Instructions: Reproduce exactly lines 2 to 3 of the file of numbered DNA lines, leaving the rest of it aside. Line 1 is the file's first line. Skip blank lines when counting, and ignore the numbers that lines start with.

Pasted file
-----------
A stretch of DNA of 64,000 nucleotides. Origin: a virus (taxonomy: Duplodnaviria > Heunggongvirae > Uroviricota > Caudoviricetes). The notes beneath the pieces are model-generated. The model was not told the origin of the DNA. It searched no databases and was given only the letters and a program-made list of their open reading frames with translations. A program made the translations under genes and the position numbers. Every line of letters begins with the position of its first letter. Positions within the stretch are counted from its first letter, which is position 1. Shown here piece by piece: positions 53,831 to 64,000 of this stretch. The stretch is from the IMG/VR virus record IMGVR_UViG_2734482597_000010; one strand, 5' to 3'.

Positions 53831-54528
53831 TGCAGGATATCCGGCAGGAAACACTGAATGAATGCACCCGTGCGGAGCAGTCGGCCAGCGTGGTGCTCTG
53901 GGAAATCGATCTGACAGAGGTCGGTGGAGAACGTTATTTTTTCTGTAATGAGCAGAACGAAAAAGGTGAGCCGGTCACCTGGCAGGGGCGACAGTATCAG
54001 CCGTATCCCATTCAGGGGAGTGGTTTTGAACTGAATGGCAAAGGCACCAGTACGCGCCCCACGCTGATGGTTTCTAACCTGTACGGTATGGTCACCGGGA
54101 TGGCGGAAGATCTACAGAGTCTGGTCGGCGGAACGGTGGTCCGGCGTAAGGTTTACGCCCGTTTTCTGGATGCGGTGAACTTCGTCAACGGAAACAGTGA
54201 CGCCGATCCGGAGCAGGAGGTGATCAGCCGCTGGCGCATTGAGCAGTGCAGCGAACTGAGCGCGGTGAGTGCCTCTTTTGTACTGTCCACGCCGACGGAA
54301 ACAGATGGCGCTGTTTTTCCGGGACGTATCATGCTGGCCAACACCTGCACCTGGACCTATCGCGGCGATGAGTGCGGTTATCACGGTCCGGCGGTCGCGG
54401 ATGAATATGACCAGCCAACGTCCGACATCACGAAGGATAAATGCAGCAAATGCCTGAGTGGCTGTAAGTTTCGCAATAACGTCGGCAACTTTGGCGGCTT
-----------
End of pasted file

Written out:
Positions 53831-54528
53831 TGCAGGATATCCGGCAGGAAACACTGAATGAATGCACCCGTGCGGAGCAGTCGGCCAGCGTGGTGCTCTG